Injunction vs energy regulators’ acts


According to article 27th of the Law of the Coordinated Regulatory Agencies in Energy Matters (Ley de los Órganos  Reguladores  Coordinados  en  Materia  Energética,  “LORCME”),  the  National  Hydrocarbons  Commission (“CNH”) and the Energy Regulatory Commission (“CRE”)’s  acts can only be challenged by means of an amparo indirecto with no temporary injunction (suspensión) of the act.1

Nevertheless, in some cases, energy companies might need to get an injunction against a regulator’s act, for example:

CNH’s  approval  to  suspend  the  activities  contemplated  in  Exploration  and  Development  Plans,  ARES and drilling permits.

» What if continuing the activities jeopardize production,  safety, environment, a human right, . . . ?


We believe that it can be argued that the restriction of injunction is unconstitutional on the following grounds:

  • First, the Mexican Constitution establishes that any government act that is contested by means of an amparo may be injuncted in the terms established in the reglementary law, which is the Amparo Law (not LORCME).
  • On its part, the Amparo Law establishes the exceptions for granting an injunction but does not mention anywhere acts from the energy regulators. In the exceptions it enlists, there is one case that may be applicable for upstream projects: in case the State is prevented from using, exploiting assets of direct domain. In our case, that would be the hydrocarbons in the subsoil (art. 129, f.XIII). BUT even in that case, the same Amparo Law establishes that the injunction may be granted if the denial of it causes a greater harm to the public interest.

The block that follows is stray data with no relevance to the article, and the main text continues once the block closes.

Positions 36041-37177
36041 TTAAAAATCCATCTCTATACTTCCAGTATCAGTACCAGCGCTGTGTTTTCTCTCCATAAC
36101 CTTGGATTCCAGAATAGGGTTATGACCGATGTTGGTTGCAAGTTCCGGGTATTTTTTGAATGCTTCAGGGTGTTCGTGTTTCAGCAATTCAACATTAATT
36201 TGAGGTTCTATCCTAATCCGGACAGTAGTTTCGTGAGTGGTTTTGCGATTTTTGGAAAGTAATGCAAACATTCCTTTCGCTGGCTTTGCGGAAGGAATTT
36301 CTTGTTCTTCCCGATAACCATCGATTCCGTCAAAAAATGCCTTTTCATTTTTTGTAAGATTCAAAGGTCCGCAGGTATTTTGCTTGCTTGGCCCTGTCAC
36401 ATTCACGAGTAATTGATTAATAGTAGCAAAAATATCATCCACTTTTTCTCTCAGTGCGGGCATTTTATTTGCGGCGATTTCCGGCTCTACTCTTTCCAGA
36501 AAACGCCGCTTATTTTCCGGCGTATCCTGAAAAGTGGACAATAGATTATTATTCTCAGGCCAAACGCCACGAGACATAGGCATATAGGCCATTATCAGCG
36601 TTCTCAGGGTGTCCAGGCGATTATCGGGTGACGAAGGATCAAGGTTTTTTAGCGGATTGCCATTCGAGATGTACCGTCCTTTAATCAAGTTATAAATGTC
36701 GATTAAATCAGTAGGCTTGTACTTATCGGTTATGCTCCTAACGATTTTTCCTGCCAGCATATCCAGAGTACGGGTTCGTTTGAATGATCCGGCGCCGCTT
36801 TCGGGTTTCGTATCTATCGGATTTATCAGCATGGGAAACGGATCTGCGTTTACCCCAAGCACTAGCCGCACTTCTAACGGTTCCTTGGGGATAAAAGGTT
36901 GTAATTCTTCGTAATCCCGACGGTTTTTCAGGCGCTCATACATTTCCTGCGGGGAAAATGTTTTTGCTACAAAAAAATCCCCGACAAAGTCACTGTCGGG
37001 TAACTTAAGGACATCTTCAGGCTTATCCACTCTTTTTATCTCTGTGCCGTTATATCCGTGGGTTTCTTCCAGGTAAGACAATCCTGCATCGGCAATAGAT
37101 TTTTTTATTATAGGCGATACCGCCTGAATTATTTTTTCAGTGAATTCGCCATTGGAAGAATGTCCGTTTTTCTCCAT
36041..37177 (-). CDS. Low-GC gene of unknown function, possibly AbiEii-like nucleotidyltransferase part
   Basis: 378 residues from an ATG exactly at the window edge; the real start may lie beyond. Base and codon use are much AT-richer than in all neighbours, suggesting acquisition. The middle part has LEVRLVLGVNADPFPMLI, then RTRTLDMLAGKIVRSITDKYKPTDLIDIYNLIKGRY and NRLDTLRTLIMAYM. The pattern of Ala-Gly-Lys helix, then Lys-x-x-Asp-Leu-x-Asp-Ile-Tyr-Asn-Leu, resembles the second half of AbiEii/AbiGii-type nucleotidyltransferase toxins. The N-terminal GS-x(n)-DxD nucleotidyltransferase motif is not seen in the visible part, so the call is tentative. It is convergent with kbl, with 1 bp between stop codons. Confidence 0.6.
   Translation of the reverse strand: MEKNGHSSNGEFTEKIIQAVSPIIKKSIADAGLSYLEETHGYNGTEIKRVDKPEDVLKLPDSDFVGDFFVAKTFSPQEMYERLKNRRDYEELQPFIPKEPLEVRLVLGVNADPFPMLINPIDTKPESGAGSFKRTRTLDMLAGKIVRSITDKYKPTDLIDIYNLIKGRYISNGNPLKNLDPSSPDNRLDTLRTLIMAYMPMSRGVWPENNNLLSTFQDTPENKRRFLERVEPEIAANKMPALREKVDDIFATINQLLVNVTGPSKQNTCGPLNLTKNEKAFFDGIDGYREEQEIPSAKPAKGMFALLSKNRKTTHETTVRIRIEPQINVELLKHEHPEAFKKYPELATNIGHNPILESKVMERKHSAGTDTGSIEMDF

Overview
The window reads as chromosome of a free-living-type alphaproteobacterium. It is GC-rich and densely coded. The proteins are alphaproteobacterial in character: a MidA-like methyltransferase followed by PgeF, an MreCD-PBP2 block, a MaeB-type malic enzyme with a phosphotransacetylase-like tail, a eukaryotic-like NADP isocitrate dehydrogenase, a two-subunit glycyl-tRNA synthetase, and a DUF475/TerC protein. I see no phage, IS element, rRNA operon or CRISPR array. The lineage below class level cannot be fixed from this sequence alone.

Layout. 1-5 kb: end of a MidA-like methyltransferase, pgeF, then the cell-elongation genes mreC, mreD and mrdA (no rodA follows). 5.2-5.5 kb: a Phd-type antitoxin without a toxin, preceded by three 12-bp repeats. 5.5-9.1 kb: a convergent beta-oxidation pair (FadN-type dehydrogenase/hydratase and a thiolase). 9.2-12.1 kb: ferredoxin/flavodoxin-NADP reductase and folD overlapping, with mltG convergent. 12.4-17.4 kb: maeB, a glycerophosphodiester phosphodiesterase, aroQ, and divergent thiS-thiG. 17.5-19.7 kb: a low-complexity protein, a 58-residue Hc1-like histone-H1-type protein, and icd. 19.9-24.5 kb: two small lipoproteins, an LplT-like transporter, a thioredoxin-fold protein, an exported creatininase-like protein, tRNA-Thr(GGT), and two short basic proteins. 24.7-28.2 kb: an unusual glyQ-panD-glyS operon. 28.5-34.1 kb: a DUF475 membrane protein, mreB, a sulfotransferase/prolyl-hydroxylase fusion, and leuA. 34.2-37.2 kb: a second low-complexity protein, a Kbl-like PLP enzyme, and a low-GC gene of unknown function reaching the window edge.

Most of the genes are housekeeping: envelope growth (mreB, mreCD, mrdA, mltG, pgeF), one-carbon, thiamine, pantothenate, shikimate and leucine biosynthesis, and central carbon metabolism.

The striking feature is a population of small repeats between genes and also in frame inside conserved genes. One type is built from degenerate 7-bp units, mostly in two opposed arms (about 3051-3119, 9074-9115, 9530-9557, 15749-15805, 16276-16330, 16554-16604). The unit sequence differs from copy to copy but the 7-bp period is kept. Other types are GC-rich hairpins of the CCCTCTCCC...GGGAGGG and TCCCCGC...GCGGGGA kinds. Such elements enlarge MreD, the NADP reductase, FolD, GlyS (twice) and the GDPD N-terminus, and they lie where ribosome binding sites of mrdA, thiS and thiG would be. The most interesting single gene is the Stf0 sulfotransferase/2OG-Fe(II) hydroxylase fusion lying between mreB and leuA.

• In the Mexican legal system, there are other cases of acts of authorities that can only be contested by means of an amparo indirecto with no injunction, which are the Federal Economic Competition Commission (“COFECE”) and the Federal Telecommunications Institute (“IFT”). However, we find that this restriction is established in the same Mexican Constitution and then, as mandated by the Constitu-tion, established in the Amparo Law.


  • The writ of amparo is a Mexican legal figure which allows any person to get relief from a law or an authority’s act that affects its rights. During the process, an injunction of the contested act may be requested.
  • LORCME’s restriction of injunction beforehand may have economic, technical, social, environmental and human rights implications.
  • In addition to the Mexican legal framework, energy companies are also subject to their own standards and codes of conduct that may restrain them for going along with the regulator’s decision. Getting an injunction may avoid penalties and contractual breaches.
  • There are no legal precedents yet, most likely because these laws are fairly recent. So, challenging the constitutionality of LORCME will be something new for both, the energy regulators and the District Judge, but it is worth trying. 
  • Don’t be afraid to request an injunction! If successful, this will be settling precedents for the country and the industry!

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